In the first phase, fieldwork research was conducted by interviewing HCPs (hematologists, oncologists, nurses, and hospital pharmacists) from reference hospitals in different regions of Spain (Fig. 1). The aim of this fieldwork research was to: (1) identify all of the processes optimized by the use of the SC formulation in these Spanish hospitals; (2) determine performance indicators that would serve as measures to analyze changes in processes, times, volumes, and drug administration due to the SC conversion of both rituximab and trastuzumab; and (3) quantify the improvement in efficiency and healthcare quality as a result of the switch from IV to SC formulations.

Fig. 1
figure1

Participating hospitals

From the data collected in the fieldwork, seven parameters were identified that could be used to measure the impact of the identified optimized processes with SC formulations on capacity (four parameters) and quality (three parameters). Capacity parameters were defined as the estimated time spent preparing and administering treatments (Table 1), and quality parameters were defined as the duration of hospital stay, impact on patients’ and/or caregivers’ labor productivity, and the need for a venous access device with a reservoir (Table 1).

Table 1 Parameters used to compare the impact of SC vs IV rituximab or trastuzumab administration

In the second phase of the study, the change in healthcare capacity and quality were estimated for a hypothetical hospital, in which all the identified processes would be implemented and the maximum number of patients would be administered SC formulations of rituximab and trastuzumab, according to their respective approved summary of product characteristics (SmPC). Based on the potential total number of patients eligible to receive either IV rituximab or trastuzumab per indication and selecting only SC-approved indications, it was estimated that 45% of all rituximab doses and 91% of all trastuzumab doses could be administered using the SC formulations.

The impact of SC versus IV treatment on the seven defined parameters were described as number of units (N), percentages (%) or presented in other units of measure (i.e., hours or euros [€]) as required in each case. Aggregated results were calculated using the mean value of the percentage variation of all the hospitals considered for each parameter.

Results

The study included 10 reference hospitals from across Spain (Fig. 1). Seven hospitals provided data on the use of trastuzumab and rituximab, two provided data only on the use of trastuzumab, and one provided data only on the use of rituximab. At centers administering rituximab (n = 8), the proportion of patients who received SC rather than IV infusions of rituximab as part of a chemotherapy regimen ranged from 0.0 to 53.3%, and SC rituximab as part of maintenance therapy ranged from 36.2 to 100.0%. A similar trend was seen with use of SC trastuzumab at the nine centers where this treatment was studied. When used in combination with chemotherapy, between 0.0 and 91.7% of the trastuzumab doses were administered by SC infusion, and when used as part of maintenance therapy, between 39.8 and 100.0% of the trastuzumab doses were given by SC infusion. Overall, hospitals had converted between 31.3 and 96.0% of trastuzumab doses and between 36.6 and 68.2% of rituximab doses from IV to SC administration.

Identified processes for efficient use of SC administration

During the interviews, five processes were identified that were already implemented by the hospitals to optimize the efficient administration of SC rituximab and SC trastuzumab. These processes were: (1) preferential use of SC over IV treatments, whenever possible, with specific separate protocols in place for SC and IV administration (e.g., a dedicated chair for SC administration within the cancer treatment unit); (2) required oral premedication prior to the use of rituximab administered to the patient while they were in the waiting room; (3) patients receiving SC treatment at their nearest regional hospital (instead of receiving it in the reference hospital), whenever possible; (4) preparation of SC treatments outside the vertical laminar flow hood (at the hospital pharmacy, the cancer treatment unit or the regional hospital pharmacy); and (5) avoidance of venous access devices in patients receiving trastuzumab, whenever possible. Nevertheless, it was assumed that not all of the participating centers were able to implement all of these processes due to their internal therapeutic protocols and established management procedures.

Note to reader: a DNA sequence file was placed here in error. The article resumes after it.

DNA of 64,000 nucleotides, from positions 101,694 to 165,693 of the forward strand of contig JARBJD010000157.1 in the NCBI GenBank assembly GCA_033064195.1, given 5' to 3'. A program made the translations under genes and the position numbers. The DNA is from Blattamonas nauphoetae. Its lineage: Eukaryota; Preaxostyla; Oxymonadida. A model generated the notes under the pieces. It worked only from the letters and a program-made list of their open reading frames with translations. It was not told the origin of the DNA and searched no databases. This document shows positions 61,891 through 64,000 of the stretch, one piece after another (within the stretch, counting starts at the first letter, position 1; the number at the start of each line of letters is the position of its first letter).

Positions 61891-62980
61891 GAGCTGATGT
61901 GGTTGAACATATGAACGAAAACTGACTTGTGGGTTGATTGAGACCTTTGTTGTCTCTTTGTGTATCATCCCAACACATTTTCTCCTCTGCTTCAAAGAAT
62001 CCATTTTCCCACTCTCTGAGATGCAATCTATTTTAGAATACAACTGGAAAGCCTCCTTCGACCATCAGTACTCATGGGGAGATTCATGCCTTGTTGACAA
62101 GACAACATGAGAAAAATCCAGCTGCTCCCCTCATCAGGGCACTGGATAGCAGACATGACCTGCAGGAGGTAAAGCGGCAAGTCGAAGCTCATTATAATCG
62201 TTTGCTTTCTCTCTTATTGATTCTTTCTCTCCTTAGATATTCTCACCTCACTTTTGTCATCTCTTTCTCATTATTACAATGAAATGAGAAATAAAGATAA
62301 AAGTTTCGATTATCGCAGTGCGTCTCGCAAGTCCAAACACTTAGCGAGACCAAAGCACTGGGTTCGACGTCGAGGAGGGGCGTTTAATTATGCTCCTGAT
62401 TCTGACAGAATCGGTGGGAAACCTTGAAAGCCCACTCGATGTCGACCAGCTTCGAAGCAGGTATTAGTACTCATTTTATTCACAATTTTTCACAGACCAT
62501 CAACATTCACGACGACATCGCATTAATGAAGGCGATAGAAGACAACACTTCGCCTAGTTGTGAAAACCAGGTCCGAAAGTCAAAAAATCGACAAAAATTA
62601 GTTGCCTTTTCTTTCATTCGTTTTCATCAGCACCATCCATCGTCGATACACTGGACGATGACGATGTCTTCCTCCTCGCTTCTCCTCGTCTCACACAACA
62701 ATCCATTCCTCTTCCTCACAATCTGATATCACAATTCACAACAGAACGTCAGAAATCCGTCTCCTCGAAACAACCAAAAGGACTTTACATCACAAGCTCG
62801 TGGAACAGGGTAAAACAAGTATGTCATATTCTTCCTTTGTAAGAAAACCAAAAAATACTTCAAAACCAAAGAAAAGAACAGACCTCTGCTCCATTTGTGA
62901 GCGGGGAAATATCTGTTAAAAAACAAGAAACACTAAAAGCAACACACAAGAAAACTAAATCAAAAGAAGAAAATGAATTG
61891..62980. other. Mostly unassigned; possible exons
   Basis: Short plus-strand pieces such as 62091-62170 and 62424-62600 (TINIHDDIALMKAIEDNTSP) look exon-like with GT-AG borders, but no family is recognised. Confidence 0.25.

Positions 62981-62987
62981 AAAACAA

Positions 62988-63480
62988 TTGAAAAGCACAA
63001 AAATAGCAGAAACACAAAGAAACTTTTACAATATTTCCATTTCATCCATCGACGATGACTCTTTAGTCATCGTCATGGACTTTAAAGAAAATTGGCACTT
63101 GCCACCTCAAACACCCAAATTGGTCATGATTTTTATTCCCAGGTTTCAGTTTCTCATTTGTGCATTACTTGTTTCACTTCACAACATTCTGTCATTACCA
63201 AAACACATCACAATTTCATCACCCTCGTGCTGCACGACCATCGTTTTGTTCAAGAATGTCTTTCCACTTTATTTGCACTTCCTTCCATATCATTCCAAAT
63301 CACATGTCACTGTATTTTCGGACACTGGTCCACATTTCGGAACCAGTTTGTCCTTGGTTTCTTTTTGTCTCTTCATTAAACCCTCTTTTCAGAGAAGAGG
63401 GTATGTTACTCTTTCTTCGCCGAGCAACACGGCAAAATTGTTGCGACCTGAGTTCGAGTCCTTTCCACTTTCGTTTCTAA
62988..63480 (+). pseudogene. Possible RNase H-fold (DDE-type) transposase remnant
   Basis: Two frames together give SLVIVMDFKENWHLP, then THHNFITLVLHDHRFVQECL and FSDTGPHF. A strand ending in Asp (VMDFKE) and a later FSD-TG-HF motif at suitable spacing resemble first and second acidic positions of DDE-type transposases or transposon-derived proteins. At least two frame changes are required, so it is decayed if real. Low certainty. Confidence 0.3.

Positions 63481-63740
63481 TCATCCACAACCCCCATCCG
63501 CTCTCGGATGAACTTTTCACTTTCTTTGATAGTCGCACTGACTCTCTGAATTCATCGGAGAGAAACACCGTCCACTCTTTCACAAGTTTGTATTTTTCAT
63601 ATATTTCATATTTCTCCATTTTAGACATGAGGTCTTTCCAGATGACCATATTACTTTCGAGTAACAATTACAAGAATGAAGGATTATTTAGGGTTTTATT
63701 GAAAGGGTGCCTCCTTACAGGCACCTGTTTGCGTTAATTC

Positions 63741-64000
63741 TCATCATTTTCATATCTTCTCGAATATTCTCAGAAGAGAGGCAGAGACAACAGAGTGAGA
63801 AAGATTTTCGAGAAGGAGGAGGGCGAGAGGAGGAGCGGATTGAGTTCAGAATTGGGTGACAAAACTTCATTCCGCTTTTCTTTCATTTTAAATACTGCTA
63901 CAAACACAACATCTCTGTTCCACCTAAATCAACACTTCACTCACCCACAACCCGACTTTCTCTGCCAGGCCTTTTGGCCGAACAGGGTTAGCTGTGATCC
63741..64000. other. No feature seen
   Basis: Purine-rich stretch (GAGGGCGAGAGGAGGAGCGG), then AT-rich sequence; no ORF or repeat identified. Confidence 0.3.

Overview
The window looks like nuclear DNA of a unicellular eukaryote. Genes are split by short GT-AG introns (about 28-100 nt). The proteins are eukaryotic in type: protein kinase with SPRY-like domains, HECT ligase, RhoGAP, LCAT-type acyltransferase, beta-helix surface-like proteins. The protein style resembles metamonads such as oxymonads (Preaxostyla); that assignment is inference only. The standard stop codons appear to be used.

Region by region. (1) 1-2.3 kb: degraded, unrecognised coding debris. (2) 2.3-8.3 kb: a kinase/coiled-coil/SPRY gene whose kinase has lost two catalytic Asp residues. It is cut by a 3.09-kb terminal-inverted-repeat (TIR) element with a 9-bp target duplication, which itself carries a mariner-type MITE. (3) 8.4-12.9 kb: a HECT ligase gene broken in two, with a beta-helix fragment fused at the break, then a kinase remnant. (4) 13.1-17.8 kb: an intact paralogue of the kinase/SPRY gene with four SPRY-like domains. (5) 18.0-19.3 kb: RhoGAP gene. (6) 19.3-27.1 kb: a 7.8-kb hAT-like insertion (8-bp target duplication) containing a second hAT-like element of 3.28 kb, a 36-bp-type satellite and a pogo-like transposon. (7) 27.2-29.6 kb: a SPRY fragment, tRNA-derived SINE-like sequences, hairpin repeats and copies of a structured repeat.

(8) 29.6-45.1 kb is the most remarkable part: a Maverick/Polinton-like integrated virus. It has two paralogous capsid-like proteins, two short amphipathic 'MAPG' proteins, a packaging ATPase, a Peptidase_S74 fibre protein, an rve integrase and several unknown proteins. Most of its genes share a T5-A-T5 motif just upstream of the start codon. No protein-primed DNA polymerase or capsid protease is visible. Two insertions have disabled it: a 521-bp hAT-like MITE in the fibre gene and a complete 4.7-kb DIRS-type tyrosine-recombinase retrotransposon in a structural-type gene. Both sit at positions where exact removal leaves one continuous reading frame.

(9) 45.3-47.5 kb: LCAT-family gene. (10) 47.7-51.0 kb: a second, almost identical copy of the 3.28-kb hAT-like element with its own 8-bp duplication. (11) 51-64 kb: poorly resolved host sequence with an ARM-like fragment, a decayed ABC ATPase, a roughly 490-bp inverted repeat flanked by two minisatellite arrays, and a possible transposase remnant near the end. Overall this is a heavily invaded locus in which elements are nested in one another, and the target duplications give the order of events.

Eight of the 10 hospitals (80.0%) had a dedicated chair within the cancer treatment unit for SC administration only. At the eight centers where rituximab was administered, seven hospitals (87.5%) started the administration of necessary premedication to patients while they were in the waiting room prior to the use of SC rituximab. Two hospitals treated patients from outside their reference areas, of which one of these hospitals (50.0%) had implemented a protocol for preparing and administering SC treatments to patients at their local regional hospital instead of at the reference hospital. Two of the 10 hospitals (20.0%) had established protocols for preparing SC treatments outside the vertical laminar flow hood (at the hospital pharmacy or the cancer treatment unit). Seven of the nine hospitals that administered trastuzumab (77.8%) were able to avoid using venous access devices in patients by converting from IV to SC formulation.

Impact of SC formulations on hospital capacity

Increase in treatment administration at the cancer treatment unit due to IV to SC conversion

Across the 10 hospitals, the conversion of rituximab and trastuzumab treatment from IV to SC administration increased the total number of treatments that were able to be administered monthly by 3.35%, due to reductions in time when the administration chair was occupied.

Increase in treatment administration due to rituximab premedication being administered in waiting room